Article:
Liberty Dollar office raided Staff report
Originally published 01:42 p.m., November 15, 2007
Updated 01:42 p.m., November 15, 2007
The future of an Evansville-based company
that produces a "private voluntary barter currency"
known as the Liberty Dollar is in question after federal agents
raided the facility this week, according to an e-mail sent
by its founder.
Federal officials reportedly raided the group's headquarters,
located in a strip mall at 225 N. Stockwell Road, early Wednesday
morning and seized documents and precious metals.
FBI Agent Wendy Osborne, a spokeswoman for the FBI's Indianapolis
office, directed all questions on the raid to the Western
District of North Carolina U.S. Attorney's Office. A spokeswoman
there said she had no information on the investigation.
Bernard von NotHaus, the group's monetary architect and the
author of the e-mail, did not immediately respond to a message
Von NotHaus developed the Liberty Dollar in 1998 as an "inflation-proof"
alternative currency to the U.S. Dollar, which he has claimed
has devalued since the Federal Reserve was established in
1913. The silver medallions are produced by a private mint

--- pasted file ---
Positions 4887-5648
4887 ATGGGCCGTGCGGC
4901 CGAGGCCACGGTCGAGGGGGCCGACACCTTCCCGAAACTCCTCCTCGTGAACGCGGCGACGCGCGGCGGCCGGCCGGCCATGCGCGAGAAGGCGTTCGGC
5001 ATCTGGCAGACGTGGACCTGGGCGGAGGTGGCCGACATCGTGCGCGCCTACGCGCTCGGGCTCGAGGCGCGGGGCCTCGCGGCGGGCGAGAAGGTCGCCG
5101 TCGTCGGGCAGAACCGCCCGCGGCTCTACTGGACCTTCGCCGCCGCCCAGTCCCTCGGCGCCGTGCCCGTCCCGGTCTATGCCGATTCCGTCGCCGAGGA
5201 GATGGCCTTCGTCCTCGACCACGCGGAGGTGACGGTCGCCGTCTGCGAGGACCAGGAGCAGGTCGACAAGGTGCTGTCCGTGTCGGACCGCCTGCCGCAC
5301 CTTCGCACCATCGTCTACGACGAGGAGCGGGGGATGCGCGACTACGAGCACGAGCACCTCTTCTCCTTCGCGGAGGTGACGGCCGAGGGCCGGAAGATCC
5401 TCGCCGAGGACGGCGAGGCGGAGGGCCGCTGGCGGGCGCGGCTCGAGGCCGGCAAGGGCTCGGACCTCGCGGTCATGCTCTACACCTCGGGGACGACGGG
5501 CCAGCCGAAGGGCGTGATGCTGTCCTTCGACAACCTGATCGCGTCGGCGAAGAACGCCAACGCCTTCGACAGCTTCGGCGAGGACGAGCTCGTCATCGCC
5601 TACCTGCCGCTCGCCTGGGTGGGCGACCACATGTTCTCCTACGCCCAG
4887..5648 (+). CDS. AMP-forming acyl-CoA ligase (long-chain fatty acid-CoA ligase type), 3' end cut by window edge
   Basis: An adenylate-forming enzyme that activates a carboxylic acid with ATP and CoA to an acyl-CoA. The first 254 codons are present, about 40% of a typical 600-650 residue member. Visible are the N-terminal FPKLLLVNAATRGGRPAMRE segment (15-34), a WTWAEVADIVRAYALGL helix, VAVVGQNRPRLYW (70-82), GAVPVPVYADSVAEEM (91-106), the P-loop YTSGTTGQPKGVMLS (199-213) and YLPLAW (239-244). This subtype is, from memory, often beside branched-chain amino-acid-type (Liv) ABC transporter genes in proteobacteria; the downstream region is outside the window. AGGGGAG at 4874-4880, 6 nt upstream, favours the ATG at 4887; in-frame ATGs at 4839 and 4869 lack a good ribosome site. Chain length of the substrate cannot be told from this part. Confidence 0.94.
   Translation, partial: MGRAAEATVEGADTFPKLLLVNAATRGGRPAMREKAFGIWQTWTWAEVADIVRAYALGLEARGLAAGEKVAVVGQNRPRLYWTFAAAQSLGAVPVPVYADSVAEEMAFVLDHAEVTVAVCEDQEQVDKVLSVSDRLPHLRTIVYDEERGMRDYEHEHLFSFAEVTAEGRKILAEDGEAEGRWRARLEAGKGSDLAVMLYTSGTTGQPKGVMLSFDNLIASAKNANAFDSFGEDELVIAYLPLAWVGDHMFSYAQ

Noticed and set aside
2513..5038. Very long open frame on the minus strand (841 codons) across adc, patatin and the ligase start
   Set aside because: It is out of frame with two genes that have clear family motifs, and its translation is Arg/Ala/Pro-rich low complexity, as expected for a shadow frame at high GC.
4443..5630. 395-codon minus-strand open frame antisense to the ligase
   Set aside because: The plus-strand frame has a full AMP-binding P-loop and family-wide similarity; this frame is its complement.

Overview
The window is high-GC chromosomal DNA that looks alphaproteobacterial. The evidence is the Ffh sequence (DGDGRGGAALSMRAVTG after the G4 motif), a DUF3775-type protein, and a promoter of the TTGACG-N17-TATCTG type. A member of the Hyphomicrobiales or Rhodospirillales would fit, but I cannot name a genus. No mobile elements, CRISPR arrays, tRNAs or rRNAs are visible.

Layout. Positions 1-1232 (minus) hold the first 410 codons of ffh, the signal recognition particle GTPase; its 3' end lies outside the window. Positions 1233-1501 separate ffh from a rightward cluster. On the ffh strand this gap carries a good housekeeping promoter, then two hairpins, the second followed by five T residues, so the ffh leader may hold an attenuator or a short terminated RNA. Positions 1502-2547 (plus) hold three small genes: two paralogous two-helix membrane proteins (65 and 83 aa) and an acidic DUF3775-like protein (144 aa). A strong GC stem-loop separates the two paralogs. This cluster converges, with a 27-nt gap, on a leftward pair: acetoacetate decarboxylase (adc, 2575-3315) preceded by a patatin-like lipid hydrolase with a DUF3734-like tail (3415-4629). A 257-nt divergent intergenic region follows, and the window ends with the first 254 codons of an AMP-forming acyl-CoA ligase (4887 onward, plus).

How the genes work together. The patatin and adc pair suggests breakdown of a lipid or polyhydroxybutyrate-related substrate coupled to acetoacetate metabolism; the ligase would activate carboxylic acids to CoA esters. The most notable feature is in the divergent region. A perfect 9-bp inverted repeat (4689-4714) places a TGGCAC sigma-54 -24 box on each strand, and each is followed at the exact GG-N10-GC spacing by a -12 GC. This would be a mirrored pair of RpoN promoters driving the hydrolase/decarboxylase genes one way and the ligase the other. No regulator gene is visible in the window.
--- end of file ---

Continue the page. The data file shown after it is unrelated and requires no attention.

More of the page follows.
in Idaho on behalf of Evansville-based Liberty Services, which
also issues paper notes which the group says are backed by
Liberty Dollar employees were at the office this morning
cleaning up after the raid. They referred all questions to
According to the e-mail, about a dozen agents arrived Wednesday
morning and seized gold, silver, platinum and nearly two tons
of recently delivered Ron Paul Dollars. They also took all
the files, all the computers and froze the group's bank accounts,
the e-mail said.
"We have no money. We have no products. We have no records
to even know what was ordered or what you are owed,"
von NotHaus wrote in the e-mail, which was sent to Liberty
Dollar customers. "We have nothing but the will to push
forward and overcome this massive assault on our liberty and
our right to have real money as defined by the US Constitution.
We should not to be defrauded by the fake government money."
The e-mail said the gold and silver that backs up the paper
and digital currency was confiscated, as were the dies used
to mint the Liberty Dollars themselves. As a result, it warns
that recent orders placed for Liberty Dollars may not be filled
and it encourages supporters to band together for a class
The e-mail repeatedly defends the Liberty Dollar as legal.
"You did nothing wrong," von NotHaus wrote. "You
are legally entitled to your property. Let us use this terrible
act to band together and further our goal to return America
to a value based currency."